Bertha Madras

Professor of Psychobiology
Department of Psychiatry
McLean Hospital

Bertha K Madras, PhD is a Professor of Psychobiology at Harvard Medical School (at Harvard 36 years). She is based at McLean Hospital and cross-appointed at the Massachusetts General Hospital. She directs the Laboratory of Addiction Neurobiology at McLean Hospital.
Scientific Research. Her research has focused on neurobiology, pharmacology, brain imaging, drug discovery and medications development, neuropsychiatric disorders, and drug policy. Her lab discovered a class of compounds now in widespread use for detecting Parkinson’s disease in living brain, has clarified molecular targets in brain of specific psychoactive drugs, and discovered contrasting behavioral and molecular responses of adolescent and adult nonhuman primates to psychoactive drugs. In public policy, she published the first systematic analysis of the federal government SBIRT program (screening, brief intervention and referral to treatment) in U.S., catalyzed SBIRT services in the nation, shepherded and wrote major components of the final report of the President’s Commission on Combating Drug Addiction and the Opioid Crisis.
She is author of more than 200 scientific manuscripts, articles. Co-edited book titles include: Madras BK et al (eds.) Cell Biology of Addiction; Madras B.K. and Kuhar, MJ, (Eds.) The Effects of Drug Abuse on the Human Nervous System; Seeman, P and Madras BK, (Eds). Imaging of the Human Brain in Health and Disease. Book chapter titles include: Madras BK. “Unique Consequences of Addiction” in the American Psychological Association Addiction Syndrome Handbook; Robert L. DuPont, Bertha K. Madras, and Per Johansson. Section 12: Policy Issues, Chapter 77, Drug policy: A biological science perspective. In J. H. Lowinson & P. Ruiz (Eds.) Substance Abuse: A Comprehensive Textbook (5th ed).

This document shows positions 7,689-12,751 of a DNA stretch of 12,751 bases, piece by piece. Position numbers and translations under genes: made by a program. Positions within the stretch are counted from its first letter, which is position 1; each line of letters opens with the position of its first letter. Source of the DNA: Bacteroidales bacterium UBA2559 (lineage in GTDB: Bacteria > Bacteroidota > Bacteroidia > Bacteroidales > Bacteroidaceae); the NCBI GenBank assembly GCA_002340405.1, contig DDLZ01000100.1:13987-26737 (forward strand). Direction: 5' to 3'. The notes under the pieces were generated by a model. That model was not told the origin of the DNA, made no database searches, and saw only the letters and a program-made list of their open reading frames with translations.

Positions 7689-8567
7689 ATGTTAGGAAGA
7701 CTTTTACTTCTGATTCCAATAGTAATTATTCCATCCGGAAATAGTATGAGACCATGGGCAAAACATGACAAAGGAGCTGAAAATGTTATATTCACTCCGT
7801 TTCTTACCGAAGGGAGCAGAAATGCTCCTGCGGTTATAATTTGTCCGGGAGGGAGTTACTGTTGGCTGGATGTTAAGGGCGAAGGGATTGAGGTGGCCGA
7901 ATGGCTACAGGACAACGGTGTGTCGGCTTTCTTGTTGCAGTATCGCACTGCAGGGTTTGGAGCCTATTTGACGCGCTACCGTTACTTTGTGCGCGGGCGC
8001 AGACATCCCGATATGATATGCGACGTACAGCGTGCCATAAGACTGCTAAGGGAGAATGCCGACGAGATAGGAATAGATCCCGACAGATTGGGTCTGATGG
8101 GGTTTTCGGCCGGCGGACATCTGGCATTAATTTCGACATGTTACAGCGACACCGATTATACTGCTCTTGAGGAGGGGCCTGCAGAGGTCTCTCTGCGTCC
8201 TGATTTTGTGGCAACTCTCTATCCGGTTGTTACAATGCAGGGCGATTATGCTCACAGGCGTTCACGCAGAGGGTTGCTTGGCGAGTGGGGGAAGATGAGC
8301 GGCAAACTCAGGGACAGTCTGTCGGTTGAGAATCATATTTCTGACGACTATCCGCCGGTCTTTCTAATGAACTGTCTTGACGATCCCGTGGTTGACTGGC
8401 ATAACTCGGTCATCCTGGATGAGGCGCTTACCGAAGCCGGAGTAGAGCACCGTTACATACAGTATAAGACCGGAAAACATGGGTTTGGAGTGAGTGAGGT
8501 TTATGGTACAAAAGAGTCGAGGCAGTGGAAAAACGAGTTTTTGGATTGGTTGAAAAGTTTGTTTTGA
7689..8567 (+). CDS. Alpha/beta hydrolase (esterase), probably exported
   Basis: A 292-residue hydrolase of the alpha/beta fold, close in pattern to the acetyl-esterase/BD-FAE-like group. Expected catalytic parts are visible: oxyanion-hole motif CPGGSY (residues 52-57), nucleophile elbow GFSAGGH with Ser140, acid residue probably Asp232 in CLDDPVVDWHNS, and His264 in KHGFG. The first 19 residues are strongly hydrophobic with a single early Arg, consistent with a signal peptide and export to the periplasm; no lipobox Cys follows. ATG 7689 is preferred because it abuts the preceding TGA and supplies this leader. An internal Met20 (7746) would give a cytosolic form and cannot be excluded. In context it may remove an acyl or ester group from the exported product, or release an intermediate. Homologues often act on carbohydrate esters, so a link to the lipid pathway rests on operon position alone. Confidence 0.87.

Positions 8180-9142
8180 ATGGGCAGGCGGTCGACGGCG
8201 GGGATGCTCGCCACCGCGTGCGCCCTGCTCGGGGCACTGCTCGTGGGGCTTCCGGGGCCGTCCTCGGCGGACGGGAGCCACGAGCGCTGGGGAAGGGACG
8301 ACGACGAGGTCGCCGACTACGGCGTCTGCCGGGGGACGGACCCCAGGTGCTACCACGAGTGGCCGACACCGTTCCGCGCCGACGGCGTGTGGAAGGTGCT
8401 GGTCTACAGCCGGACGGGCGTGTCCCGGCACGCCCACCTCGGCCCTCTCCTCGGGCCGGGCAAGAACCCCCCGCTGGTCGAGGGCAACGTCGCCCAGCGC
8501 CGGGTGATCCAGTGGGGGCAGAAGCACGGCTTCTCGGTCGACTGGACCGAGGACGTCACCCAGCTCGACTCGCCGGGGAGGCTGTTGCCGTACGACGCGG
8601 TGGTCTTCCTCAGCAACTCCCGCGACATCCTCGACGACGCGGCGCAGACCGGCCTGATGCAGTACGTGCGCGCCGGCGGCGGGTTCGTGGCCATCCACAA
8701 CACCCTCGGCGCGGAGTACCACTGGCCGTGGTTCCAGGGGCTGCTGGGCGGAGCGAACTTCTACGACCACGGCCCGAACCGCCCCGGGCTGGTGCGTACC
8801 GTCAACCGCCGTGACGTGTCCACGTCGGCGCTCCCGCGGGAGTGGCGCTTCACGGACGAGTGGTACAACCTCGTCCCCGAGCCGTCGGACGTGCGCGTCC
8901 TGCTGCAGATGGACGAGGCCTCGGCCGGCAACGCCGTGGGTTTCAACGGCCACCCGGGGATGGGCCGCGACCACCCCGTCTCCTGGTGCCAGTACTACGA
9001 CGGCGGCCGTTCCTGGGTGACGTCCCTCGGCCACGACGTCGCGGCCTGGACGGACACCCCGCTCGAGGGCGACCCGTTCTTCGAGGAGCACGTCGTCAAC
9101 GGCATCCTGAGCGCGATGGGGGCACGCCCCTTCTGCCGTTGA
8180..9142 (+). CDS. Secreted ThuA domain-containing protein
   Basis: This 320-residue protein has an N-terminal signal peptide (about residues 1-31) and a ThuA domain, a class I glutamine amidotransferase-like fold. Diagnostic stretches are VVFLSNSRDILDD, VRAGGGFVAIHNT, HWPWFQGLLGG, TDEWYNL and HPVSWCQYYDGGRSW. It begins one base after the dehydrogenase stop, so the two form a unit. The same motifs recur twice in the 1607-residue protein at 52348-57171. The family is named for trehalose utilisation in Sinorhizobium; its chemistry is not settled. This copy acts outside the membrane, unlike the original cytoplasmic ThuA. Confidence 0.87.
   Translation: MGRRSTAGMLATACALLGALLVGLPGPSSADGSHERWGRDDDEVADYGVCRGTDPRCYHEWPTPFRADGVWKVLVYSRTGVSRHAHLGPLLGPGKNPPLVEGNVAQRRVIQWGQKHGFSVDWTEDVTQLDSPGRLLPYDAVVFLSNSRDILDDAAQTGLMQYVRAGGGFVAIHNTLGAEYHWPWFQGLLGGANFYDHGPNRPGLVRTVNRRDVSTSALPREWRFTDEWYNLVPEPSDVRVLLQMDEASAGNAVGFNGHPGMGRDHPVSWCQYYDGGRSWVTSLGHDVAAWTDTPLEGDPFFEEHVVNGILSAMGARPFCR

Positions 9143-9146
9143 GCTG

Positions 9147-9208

Inventor. She is a recipient of 19 U.S. and 27 international issued patents with collaborators.
Government Service.
• Served as Deputy Director for Demand Reduction in the White House Office of National Drug Control Policy (ONDCP), Executive Office of the President, a presidential appointment confirmed by U.S. Senate 99-0.
• In a 2015 landmark Federal Court case to de-schedule marijuana, she served as sole expert witness for U.S. Department of Justice (Eastern District of CA). The Federal Judge ruled in favor of the DoJ.
• In 2017, she was appointed one of six members of the President’s Commission on Combating Drug Addiction and the Opioid Crisis along with Governors C. Baker (MA); C. Christie, (NJ, ret.); R. Cooper (NC), and Congressman P. Kennedy (RI, ret.); Attorney General P. Bondi (FL, ret.). Dr. Madras was charged with shepherding and writing major components of the final Commission Report.
• Currently, she is a member of the National Academy of Medicine Collaborative on the Opioid Crisis.
• She was commissioned by the World Health Organization to author a report, “Update of Cannabis and its Medical Use” (2015) and co-authored “The Health and Social Effects of Nonmedical Cannabis Use.
• She served (2016) as a panelist on Narcotics at the Vatican Pontifical Academy of Sciences and co-authored the final report.
Education Services (partial).
• She developed an international course on “Cell Biology of Addiction”, Cold Spring Harbor Laboratories
• She developed the first course (elective) on addiction biology and treatment for 4th year medical students at HMS
• In collaboration with the Museum of Science, Boston, she directed the production of
a museum exhibit, a CD “Changing Your Mind: Drugs in the Brain” (licensed by Disney) and a play.
Honors, awards.
• Recipient of research and public service awards, including a NIDA Public Service Award; CPDD Innovator Award; Jack H. Mendelson Memorial Research Award; CPDD M. Adler Distinguished Service Award; CADCA National Leadership Award; American Association of Addiction Psychiatry Founders Award; Marion Fischman award; Nils Bejerot Award (Sweden), others.
• The 2006 Better World Report designated her brain imaging invention as “one of 25 technology transfer innovations (university to industry) that changed the world”.
Her experiences in neuroscience research, drug addiction, education, government and public service offer a unique perspective at the intersection of science and public policy.